For her religion class this week, my 11 year old read a chapter about respecting life. Her assignment for the chapter is to write in her journal about her experiences with 40 Days for Life, which she plans to do; however, before she did that, she asked to write a letter to our vice president, Joe Biden. Knowing that Biden was raised Catholic and claims to be Catholic to this day, she’s saddened to know that he supports abortion openly.
I gave her no input at all (except to confirm that Mr. Biden does, indeed, have children), and the medical information, while it can be found at any pregnancy information site online, was found in a 1999 pamphlet from Focus on the Family called “The First Nine Months.” (This link is to their updated version of the pamphlet.) Her letter brought me to tears, and I asked her if I could share it with people. With her permission, here is her letter (with her personal information redacted). The picture is the one she put on the letter, with the same caption.
Mr. Vice President Joe Biden,
My name is *****, and I am Catholic. I am eleven years old and very strongly pro-life. I understand that you are a Catholic. But are you really a Catholic? You support abortion, which is a very harmful act. This letter is on the topic of abortion.
As you know, the Fifth Commandment of God is: Thou shalt not kill. This goes for everything, including little tiny ‘clumps of cells’ inside a woman’s body. Are you aware of the fact that a baby’s heart is beating at the age of 3 weeks in the womb? At five weeks, you can begin to see tiny fingers and toes, and the eyes are darkening from pigment produced. At week 8, the embryo is called a fetus, which is Latin for ‘young one’ or ‘offspring.’ In this week, everything is present that we have now, only it is small. The heart has been beating for more than a month, and many other things, such as the kidneys, have already started their work. The eighth week is when most abortions are performed. In the fifth month, it is easy to tell that it is a baby: he/she has visible fingers and finger nails, eyes, lips, and nostrils. How can you say this is not a baby?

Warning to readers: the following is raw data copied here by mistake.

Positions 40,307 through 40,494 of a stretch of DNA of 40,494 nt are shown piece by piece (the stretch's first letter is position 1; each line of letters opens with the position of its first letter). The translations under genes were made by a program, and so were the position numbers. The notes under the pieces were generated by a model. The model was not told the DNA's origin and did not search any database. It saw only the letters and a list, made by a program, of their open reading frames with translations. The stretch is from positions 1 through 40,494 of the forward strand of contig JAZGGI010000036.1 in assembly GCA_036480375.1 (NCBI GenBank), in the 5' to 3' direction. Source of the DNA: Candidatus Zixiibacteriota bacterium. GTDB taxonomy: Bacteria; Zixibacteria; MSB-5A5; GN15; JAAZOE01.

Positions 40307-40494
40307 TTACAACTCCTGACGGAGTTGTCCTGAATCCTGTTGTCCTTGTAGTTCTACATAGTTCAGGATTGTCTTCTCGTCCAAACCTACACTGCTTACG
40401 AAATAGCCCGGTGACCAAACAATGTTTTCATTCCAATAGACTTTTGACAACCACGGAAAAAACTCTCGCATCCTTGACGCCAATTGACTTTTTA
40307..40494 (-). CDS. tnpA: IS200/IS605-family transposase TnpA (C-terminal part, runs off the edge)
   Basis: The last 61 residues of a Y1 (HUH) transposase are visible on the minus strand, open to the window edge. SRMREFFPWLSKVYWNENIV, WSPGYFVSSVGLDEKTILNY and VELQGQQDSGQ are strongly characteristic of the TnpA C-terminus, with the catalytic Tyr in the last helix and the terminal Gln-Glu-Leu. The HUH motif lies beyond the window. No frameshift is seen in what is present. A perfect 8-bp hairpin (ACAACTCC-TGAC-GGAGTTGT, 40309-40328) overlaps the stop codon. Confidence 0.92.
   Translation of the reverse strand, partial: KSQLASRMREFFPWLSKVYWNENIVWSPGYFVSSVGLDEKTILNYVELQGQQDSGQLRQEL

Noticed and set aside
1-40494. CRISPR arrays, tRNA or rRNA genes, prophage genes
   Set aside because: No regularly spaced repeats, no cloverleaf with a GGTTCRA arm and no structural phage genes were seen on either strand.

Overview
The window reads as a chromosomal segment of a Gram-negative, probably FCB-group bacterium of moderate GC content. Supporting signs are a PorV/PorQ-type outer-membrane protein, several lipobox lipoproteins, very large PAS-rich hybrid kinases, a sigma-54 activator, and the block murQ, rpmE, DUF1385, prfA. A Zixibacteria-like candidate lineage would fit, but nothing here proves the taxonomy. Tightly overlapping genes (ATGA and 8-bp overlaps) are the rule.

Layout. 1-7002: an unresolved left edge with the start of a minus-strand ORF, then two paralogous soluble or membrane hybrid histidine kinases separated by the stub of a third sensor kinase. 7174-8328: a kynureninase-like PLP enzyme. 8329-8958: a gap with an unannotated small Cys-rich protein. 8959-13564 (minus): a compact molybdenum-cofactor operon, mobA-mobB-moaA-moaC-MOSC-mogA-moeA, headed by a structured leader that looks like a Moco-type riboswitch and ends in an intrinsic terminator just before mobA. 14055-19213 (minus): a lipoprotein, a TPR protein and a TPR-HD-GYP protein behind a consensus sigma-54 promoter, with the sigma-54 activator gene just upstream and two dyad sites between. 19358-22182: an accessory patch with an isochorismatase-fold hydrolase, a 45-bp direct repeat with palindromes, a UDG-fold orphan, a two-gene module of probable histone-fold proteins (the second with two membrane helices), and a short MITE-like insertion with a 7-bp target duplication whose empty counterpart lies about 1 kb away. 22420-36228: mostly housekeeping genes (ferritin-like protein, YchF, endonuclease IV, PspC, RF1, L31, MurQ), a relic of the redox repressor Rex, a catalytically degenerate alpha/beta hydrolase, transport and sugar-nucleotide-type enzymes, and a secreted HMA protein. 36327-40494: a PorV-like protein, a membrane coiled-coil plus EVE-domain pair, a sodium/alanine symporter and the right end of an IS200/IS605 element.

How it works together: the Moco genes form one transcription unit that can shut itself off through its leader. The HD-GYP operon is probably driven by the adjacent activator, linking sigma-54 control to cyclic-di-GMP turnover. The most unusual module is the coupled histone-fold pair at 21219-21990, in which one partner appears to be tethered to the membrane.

Besides the fact that it is a crime to kill someone (‘someone’ counts as a tiny baby not even out of its mother’s womb), it is not our job to decide when life begins or ends. God alone decides it. If you murder someone, you are committing both a crime and a mortal sin.
Even just supporting abortion is a mortal sin. Would you kill your child? You saw how precious they were when they were first born. A baby in the womb is already a whole person, only littler.
I know someone who has recently had a miscarriage. They were very unhappy when the baby died. Would they be unhappy if it was just a clump of scar tissue and cells, and not a child?
So you see, if you really were a Catholic, you would recognize these things. I hope this letter helped you spiritually.
“Anyone who hates his brother is a murderer, and you know that eternal life abides in no murderer’s heart.” -1 John 3:15
At the first link, you’ll find some things I’ve taken pictures of in the form of notecards, etc., but I just added some iPhone and iPod Touch cases. Here’s a sample of something I’ve put together.
The second shop is my Pro Life shop, and I plan on adding this image to some iPhone cases, too.
If you’re of the mind to, please stop by my CafePress stores and pick up an item or two! (Some things are available in multi-packs.)
(Cross-posted at Catholic Soccer Mom)
This is amazing and beautiful, and I hope more people take advantage of Adoration. (And that includes me!)
[hat tip: Ignatius Scoop]
Fr. Longnecker has a beautiful post up about what he calls “supernatural normalcy” and how it is incredibly frustrating to the Devil. I absolutely love it! He explains that what really ticks off Old Scratch is the idea that we can live our lives with a holiness, a humility, and a certain kind of hidden-ness that shows God’s graces in our lives.
It reminds me of St. Therese and her Little Way, not to mention the many, many saints who follow a similar path. Even Opus Dei teaches that your life is a path to sanctification and that we can become holy through our everyday activities. My holiness might not be in doing great things out in the world. My holiness will come through living my vocation – wife, mother, homeschooler – to the best of my abilities. I might not be able to march against injustices or be out giving speeches, but I am able to hug my children when they are sad, iron a shirt for my husband, wash the pots and pans after dinner, do laundry for my children, cook a meal … these are the things that make me a holier person when I do them with love.